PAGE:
Reason: Stating that the vitamin is a nutritional supplement important to the client's health is the best response. The client is nutritionally depleted, and the B-complex vitamins produce a calming effect on the irritated central nervous system and prevent anemia, peripheral neuropathy, and Wernicke's encephalopathy. Although the statements about drinking alcohol and eating very little and that there is a low amount of vitamins in the alcohol consumed may be true, they fail to address the client's concerns directly and fail to provide the necessary information, as does telling the client that the doctor wants the client to take the vitamin for 4 months.

Wednesday, 22 July 2020

Question Of The Day, Psychotic Disorders
Q. Which condition or characteristic is related to the cluster of symptoms associated with disorganized schizophrenia?

A. Odd beliefs
B. Flat affect
C. Waxy flexibility
D. Systematized delusions



Correct Answer: B

Reason: Flat affect (the lack of facial or behavioral manifestations of emotion) is related to disorganized schizophrenia. Other characteristics of disorganized schizophrenia include incoherence, loose associations, and disorganized behavior. Paranoid residual type schizophrenia is characterized by odd beliefs, unusual perceptions, and systematized delusions. Waxy flexibility, or maintaining the position the client is placed in, is seen in catatonic schizophrenia.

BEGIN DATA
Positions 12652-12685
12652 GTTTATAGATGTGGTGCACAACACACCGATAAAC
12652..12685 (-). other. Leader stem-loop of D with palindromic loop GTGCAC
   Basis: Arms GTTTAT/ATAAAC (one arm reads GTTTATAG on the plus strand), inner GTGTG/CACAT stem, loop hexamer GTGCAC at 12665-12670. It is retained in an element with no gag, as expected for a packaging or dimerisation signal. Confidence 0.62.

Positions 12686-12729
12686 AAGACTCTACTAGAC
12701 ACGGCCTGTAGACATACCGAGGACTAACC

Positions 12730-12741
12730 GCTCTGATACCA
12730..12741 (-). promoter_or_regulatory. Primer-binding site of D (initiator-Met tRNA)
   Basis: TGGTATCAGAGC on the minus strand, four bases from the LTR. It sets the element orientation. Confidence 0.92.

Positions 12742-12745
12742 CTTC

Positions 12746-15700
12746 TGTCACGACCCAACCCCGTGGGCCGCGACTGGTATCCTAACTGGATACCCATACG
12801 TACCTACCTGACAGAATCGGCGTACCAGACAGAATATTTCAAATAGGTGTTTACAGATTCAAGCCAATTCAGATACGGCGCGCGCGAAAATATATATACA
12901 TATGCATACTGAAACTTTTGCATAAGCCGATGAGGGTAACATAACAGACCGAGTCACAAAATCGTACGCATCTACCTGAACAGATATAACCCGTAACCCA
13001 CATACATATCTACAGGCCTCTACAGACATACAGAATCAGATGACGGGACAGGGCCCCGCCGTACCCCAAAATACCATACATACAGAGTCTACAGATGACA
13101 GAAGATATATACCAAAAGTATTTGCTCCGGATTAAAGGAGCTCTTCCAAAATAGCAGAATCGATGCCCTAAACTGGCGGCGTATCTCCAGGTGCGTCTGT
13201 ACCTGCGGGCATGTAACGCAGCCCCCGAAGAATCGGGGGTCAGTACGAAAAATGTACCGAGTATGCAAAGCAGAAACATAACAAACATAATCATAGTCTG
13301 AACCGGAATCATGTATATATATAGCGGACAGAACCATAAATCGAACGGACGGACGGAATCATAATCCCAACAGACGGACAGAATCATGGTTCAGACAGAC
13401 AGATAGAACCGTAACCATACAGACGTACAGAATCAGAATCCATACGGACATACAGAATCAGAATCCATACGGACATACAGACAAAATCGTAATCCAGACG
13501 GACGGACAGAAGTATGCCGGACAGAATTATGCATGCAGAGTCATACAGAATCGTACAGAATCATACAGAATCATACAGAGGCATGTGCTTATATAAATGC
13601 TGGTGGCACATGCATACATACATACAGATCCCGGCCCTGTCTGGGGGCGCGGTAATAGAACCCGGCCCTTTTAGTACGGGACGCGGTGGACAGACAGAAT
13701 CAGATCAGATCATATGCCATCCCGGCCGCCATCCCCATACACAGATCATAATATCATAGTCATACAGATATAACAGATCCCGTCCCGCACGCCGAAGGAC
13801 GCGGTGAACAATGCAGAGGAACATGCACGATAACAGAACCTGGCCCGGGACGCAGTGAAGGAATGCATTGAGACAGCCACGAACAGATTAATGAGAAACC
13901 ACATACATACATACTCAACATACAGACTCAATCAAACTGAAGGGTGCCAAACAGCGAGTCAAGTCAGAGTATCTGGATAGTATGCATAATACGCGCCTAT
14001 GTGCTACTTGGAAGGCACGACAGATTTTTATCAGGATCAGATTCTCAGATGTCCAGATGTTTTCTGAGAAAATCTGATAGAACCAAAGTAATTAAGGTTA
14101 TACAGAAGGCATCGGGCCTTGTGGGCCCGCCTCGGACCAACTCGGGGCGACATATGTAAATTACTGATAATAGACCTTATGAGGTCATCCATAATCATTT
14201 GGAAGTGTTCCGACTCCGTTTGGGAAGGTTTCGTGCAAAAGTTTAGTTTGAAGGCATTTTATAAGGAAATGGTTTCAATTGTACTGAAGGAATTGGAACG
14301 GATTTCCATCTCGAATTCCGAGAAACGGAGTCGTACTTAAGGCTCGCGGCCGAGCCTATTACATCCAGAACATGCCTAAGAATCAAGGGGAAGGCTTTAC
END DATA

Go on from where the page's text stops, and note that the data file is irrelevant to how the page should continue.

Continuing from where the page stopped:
Tuesday, 21 July 2020

Question Of The Day, Mood, Adjustment, and Dementia Disorders
Q. A client with major depression sleeps 18 to 20 hours per day, shows no interest in activities he previously enjoyed and reports a 17-lb (7.7-kg) weight loss over the past month. Because this is the client's first hospitalization, the physician is most likely to order:

A. phenelzine (Nardil).
B. thiothixene (Navane).
C. nortriptyline (Pamelor).
D. trifluoperazine (Stelazine).

Correct Answer: C

Reason: Nortriptyline, a tricyclic antidepressant, is used in first-time drug therapy because it causes few anticholinergic and sedative adverse effects. Phenelzine isn't ordered initially because it may cause many adverse effects and necessitates dietary restrictions. Thiothixene and trifluoperazine are antipsychotic agents and, therefore, inappropriate for clients with uncomplicated depression.

Monday, 20 July 2020

Q. A client who recently developed paralysis of the arms is diagnosed with conversion disorder after tests fail to uncover a physical cause for the paralysis. Which intervention should the nurse include in the care plan for this client?

A. Exercising the client's arms regularly
B. Insisting that the client eat without assistance
C. Working with the client rather than with the family
D. Teaching the client how to use nonpharmacologic pain-control methods